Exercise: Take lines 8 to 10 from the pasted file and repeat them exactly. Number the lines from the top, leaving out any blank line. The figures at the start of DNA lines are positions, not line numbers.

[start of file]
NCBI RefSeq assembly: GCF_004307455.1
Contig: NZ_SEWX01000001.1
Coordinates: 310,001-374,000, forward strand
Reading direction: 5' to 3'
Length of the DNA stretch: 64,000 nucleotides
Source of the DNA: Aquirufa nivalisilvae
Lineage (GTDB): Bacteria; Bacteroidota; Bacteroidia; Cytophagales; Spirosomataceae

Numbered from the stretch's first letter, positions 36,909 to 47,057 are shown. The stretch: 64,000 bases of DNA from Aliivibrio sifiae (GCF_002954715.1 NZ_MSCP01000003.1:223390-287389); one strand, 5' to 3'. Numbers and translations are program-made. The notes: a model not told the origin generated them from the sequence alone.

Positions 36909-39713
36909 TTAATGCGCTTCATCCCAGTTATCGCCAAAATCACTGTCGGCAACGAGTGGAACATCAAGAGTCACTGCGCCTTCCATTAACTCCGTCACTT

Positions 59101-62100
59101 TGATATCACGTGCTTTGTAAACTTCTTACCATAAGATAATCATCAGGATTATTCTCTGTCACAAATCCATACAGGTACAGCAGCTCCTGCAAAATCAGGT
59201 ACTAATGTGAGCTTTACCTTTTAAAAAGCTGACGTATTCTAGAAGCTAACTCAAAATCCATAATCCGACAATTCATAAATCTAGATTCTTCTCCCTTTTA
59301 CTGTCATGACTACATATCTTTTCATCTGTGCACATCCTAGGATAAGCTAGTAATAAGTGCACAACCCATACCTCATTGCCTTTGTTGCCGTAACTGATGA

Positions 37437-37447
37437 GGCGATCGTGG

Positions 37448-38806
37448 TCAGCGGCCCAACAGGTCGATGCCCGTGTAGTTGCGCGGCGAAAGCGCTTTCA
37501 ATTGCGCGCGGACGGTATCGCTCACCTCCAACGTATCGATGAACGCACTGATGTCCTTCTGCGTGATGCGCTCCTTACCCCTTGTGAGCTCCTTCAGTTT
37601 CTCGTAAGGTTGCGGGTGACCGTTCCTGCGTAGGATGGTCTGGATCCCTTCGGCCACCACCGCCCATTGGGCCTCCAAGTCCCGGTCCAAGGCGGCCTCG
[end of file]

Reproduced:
Numbered from the stretch's first letter, positions 36,909 to 47,057 are shown. The stretch: 64,000 bases of DNA from Aliivibrio sifiae (GCF_002954715.1 NZ_MSCP01000003.1:223390-287389); one strand, 5' to 3'. Numbers and translations are program-made. The notes: a model not told the origin generated them from the sequence alone.

Positions 36909-39713
36909 TTAATGCGCTTCATCCCAGTTATCGCCAAAATCACTGTCGGCAACGAGTGGAACATCAAGAGTCACTGCGCCTTCCATTAACTCCGTCACTT